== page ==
MomTalk.com January 25, 2021:   The women's magazine for moms about children, family, health, home, fashion, careers, marriage & more

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Conserving Energy at Home

What can kids do? A lot!

Conserving energy in your home is easy and kids have an important role to play. Older kids understand that saving money frees up household money that you can then spend on the things they enjoy. And kids of all ages can understand that wasting energy isn't good for the environment - animals may suffer from pollution and when natural resources are used up. We only have one planet and we all can help take care of it.

Here are some simple ways kids of any age can help conserve energy:

• Turning off lights when no one needs them saves energy. The same is true for electronic games, the television, and other appliances.

• An open refrigerator door can waste lots of energy, so remind your kids why they should make it quick.

• Short showers or filling the bathtub only half full saves energy used to heat water.

• Kids can help keep the doors inside your home open to improve air circulation and the efficiency of your heating and cooling systems.

• Kids can help spread the word by encouraging their friends to conserve, and working with their teachers and classmates to save energy at school.

Your kids can visit energyclassroom.com for educational resources to help them make wise choices that will assure a bright energy future for all of us. They'll find help for doing school papers and projects, experiments to try, videos on energy topics, and fun interactive games and puzzles.

When your kids see you taking steps to conserve energy at home, they are more likely to take conservation seriously. Here are some free or inexpensive ways you can conserve energy at home:

• Install a programmable thermostat and cut annual heating and cooling bills by as much as 10 percent per year by automatically turning your heating system up or down to coincide with your daily routine. Set your thermostat between 65 and 70 degrees during the winter, and at 60 degrees when away from the house for more than a few hours.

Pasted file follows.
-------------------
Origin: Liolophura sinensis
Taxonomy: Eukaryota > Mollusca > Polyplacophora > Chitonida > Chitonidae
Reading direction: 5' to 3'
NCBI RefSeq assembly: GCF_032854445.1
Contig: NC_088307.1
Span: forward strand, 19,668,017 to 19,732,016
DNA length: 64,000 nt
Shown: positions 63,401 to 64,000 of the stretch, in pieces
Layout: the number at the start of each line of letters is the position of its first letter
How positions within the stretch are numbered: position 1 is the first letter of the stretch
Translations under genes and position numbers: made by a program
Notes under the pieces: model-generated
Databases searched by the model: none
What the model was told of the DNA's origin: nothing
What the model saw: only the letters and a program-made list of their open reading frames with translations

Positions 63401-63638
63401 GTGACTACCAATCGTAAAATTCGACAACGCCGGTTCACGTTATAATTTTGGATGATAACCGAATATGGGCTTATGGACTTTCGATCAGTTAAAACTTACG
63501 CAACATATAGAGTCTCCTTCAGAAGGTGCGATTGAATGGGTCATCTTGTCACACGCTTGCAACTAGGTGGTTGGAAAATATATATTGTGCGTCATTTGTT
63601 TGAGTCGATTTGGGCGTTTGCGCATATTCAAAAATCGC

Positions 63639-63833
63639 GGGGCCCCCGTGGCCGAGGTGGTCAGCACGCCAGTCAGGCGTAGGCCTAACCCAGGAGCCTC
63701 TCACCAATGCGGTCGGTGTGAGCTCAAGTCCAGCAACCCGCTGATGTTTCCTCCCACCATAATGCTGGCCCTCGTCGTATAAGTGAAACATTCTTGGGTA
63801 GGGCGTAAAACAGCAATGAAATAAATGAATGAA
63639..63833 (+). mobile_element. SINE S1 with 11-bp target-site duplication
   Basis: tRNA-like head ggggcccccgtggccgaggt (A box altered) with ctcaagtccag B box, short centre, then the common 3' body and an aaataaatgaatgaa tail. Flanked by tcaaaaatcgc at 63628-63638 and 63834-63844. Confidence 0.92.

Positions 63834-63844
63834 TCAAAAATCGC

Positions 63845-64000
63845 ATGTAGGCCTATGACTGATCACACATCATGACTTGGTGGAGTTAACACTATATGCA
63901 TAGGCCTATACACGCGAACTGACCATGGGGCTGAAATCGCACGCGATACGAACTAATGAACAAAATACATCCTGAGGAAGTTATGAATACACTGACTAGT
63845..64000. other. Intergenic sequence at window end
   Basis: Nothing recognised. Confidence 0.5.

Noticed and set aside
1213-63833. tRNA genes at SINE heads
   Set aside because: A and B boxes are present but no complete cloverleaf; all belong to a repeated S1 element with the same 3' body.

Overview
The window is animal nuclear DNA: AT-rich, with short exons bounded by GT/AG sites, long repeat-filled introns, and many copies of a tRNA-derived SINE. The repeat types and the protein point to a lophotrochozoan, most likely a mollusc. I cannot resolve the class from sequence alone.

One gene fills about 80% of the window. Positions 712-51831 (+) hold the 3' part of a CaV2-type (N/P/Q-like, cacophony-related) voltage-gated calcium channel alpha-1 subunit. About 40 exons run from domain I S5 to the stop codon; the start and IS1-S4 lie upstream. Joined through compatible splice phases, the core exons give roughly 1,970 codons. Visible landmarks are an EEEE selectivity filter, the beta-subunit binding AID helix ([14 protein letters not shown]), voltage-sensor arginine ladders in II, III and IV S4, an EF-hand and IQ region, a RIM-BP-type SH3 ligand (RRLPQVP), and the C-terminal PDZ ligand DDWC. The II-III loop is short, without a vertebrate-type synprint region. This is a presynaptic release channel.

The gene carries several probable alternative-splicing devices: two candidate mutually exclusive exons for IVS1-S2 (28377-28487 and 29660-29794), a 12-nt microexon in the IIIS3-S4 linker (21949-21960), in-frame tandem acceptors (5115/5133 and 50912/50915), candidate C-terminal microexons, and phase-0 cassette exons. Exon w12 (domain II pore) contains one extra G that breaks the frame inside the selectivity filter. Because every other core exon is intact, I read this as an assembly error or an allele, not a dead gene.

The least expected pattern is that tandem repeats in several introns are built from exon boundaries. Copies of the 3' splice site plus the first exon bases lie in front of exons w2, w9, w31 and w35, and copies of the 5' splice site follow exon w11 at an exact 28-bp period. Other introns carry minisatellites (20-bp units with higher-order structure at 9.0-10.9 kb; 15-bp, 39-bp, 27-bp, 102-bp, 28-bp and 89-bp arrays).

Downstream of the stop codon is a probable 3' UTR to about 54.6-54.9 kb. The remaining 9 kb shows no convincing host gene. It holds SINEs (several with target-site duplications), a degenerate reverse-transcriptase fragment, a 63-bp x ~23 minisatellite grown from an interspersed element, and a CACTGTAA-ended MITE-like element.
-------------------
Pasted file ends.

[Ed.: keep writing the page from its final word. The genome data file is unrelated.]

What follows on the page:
• By setting the water heater temperature at 120 degrees, families can save $18 annually without sacrificing comfort. Going on vacation? Turn your water heater down to the lowest setting. Before you go, have your kids leave a reminder note to turn the heater back up when you return.

• Dirty filters in your air conditioner or furnace reduce airflow, making your equipment work harder and use more energy. Replace your filters monthly during the heating or cooling season, and you could reduce costs by 5 percent.

• Install compact fluorescent (CFL) bulbs where you can. Over the life of one CFL bulb you'll save approximately $25. Just a handful around the house, and you could notice a difference in your energy bills. They cost a bit more, but you'll change them less often, and they produce little or no heat.

Bigger changes can have a bigger impact on the environment and on your heating bill. But they often come with a bigger price tag. Money-saving programs, rebates and incentives are available in your area. Visit xcelenergy and click on Programs & Resources. There you'll find coupons, heating and cooling rebate offers and efficiency programs, such as a home energy audit for only $35!

Most families don't have the time or money to do it all, but there are ways to do what we can every day. We'll all benefit from a more energy-efficient world and a cleaner environment.

Categories: Family, Quick Features,

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